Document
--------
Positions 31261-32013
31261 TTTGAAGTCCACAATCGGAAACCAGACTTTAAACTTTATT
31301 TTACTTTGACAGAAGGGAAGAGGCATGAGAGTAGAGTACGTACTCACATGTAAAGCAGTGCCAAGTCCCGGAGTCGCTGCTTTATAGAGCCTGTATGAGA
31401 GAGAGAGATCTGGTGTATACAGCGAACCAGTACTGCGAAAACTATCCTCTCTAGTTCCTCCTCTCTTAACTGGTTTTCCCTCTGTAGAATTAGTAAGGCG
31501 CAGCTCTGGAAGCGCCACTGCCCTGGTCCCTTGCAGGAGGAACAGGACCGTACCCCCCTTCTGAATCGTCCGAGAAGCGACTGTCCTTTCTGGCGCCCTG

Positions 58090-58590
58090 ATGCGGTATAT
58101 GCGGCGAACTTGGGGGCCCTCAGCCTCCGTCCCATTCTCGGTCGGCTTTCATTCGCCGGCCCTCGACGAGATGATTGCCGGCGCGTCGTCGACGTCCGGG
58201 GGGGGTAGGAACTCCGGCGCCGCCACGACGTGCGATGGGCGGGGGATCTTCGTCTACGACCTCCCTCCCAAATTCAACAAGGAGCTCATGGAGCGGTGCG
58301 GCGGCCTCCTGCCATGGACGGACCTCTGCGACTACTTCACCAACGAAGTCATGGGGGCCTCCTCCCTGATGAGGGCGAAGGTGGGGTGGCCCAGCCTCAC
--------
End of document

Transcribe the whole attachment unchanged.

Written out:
Positions 31261-32013
31261 TTTGAAGTCCACAATCGGAAACCAGACTTTAAACTTTATT
31301 TTACTTTGACAGAAGGGAAGAGGCATGAGAGTAGAGTACGTACTCACATGTAAAGCAGTGCCAAGTCCCGGAGTCGCTGCTTTATAGAGCCTGTATGAGA
31401 GAGAGAGATCTGGTGTATACAGCGAACCAGTACTGCGAAAACTATCCTCTCTAGTTCCTCCTCTCTTAACTGGTTTTCCCTCTGTAGAATTAGTAAGGCG
31501 CAGCTCTGGAAGCGCCACTGCCCTGGTCCCTTGCAGGAGGAACAGGACCGTACCCCCCTTCTGAATCGTCCGAGAAGCGACTGTCCTTTCTGGCGCCCTG

Positions 58090-58590
58090 ATGCGGTATAT
58101 GCGGCGAACTTGGGGGCCCTCAGCCTCCGTCCCATTCTCGGTCGGCTTTCATTCGCCGGCCCTCGACGAGATGATTGCCGGCGCGTCGTCGACGTCCGGG
58201 GGGGGTAGGAACTCCGGCGCCGCCACGACGTGCGATGGGCGGGGGATCTTCGTCTACGACCTCCCTCCCAAATTCAACAAGGAGCTCATGGAGCGGTGCG
58301 GCGGCCTCCTGCCATGGACGGACCTCTGCGACTACTTCACCAACGAAGTCATGGGGGCCTCCTCCCTGATGAGGGCGAAGGTGGGGTGGCCCAGCCTCAC